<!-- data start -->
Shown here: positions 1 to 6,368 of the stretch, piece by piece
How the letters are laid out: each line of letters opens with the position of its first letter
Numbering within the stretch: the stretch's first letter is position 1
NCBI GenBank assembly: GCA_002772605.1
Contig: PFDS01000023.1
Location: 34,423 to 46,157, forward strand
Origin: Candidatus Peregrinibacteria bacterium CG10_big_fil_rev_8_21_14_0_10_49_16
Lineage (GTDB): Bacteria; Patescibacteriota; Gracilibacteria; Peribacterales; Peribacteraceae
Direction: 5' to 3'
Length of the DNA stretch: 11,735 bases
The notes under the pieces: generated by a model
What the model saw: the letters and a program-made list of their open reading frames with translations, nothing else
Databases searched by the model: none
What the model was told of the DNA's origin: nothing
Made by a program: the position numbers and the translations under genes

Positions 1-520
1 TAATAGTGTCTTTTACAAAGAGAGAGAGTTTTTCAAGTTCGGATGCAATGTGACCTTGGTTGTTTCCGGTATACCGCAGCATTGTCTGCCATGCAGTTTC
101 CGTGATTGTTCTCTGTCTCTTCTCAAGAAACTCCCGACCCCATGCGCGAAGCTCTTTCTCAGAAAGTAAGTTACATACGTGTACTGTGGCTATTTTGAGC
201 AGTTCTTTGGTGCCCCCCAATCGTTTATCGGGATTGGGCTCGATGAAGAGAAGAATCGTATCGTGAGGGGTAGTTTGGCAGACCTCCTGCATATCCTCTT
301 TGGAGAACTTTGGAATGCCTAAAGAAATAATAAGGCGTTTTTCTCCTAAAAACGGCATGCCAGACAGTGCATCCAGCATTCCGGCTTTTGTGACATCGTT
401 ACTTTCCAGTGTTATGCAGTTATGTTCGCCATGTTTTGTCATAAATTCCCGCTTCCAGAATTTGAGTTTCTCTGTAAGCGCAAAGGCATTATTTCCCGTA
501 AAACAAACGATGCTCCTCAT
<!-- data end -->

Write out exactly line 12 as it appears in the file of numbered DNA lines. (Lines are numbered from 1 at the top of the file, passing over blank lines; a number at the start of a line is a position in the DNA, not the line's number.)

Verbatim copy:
What the model saw: the letters and a program-made list of their open reading frames with translations, nothing else